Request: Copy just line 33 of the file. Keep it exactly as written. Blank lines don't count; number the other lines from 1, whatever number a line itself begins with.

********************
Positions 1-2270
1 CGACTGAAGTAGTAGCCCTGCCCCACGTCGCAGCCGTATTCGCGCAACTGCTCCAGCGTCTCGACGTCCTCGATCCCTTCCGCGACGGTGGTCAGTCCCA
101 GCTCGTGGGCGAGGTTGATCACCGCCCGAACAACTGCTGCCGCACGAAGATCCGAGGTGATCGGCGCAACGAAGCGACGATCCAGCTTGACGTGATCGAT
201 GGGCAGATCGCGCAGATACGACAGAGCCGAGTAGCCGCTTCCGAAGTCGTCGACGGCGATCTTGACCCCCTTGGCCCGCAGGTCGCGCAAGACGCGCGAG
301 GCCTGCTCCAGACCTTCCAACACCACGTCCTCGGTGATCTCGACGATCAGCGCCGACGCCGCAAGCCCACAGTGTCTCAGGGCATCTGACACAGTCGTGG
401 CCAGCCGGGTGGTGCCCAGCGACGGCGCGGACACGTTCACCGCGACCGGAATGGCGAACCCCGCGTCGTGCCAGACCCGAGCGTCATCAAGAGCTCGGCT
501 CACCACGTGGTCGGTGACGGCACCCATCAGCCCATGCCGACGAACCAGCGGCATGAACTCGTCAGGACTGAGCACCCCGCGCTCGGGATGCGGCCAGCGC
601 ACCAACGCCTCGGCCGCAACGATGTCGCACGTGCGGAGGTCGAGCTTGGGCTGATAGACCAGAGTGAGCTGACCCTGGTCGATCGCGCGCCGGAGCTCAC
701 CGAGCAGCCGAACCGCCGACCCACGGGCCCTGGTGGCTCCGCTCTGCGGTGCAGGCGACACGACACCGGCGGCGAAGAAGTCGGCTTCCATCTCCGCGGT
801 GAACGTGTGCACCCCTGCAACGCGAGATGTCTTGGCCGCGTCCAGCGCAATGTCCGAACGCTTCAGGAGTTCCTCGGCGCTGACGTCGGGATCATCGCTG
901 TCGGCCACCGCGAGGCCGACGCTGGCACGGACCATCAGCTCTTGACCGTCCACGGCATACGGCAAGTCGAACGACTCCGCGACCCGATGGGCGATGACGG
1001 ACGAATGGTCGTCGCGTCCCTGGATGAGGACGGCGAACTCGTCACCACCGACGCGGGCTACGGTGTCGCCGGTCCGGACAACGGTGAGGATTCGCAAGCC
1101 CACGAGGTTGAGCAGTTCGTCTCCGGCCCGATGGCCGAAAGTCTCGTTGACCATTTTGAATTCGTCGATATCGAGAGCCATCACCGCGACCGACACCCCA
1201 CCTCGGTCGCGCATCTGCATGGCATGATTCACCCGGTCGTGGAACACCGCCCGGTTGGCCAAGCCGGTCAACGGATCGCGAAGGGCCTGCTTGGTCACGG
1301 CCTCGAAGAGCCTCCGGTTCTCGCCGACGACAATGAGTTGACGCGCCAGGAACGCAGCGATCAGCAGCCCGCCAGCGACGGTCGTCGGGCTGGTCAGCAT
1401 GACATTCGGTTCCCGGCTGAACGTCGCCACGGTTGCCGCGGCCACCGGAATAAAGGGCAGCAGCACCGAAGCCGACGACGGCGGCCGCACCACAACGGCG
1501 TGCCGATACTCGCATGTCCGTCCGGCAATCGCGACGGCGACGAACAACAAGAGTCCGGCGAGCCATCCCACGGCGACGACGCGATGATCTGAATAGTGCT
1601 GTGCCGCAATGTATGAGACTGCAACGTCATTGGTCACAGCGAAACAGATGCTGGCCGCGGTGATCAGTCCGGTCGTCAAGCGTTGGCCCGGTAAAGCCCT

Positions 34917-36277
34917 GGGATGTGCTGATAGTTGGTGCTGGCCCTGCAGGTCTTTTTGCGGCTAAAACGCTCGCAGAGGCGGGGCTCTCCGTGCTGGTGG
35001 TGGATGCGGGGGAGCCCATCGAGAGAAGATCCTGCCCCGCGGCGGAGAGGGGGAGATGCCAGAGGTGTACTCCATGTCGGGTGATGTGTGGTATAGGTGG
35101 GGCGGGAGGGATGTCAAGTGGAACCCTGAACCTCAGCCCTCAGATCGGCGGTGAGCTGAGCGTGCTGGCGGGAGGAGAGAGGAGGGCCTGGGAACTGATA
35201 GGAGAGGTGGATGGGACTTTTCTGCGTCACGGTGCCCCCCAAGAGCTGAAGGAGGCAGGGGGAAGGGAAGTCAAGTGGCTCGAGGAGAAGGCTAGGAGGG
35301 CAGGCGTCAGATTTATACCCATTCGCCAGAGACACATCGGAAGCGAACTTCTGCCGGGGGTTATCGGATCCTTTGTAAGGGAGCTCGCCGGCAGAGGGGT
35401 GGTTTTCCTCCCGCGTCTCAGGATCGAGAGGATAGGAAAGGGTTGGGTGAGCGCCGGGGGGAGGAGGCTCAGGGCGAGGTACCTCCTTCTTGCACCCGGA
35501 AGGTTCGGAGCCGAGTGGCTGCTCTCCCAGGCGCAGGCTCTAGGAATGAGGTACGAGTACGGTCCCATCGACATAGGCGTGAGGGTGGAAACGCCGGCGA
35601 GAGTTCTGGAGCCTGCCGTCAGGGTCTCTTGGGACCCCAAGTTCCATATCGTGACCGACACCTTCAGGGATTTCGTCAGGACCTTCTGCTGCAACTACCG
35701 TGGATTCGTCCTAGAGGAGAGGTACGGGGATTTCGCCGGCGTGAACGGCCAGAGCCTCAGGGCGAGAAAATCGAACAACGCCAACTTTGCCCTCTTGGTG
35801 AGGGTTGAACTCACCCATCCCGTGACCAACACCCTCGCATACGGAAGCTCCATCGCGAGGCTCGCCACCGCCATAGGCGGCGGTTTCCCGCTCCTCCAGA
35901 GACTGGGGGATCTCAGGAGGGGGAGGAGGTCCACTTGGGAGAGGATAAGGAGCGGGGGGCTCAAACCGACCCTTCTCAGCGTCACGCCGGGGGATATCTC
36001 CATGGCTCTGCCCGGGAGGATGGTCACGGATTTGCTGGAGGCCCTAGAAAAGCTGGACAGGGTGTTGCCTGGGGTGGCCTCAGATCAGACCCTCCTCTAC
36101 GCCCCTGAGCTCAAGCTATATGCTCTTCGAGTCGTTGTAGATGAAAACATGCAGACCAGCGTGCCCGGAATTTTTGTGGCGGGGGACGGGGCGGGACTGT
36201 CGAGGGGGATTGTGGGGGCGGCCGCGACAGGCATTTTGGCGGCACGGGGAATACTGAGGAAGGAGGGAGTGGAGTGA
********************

36201 CGAGGGGGATTGTGGGGGCGGCCGCGACAGGCATTTTGGCGGCACGGGGAATACTGAGGAAGGAGGGAGTGGAGTGA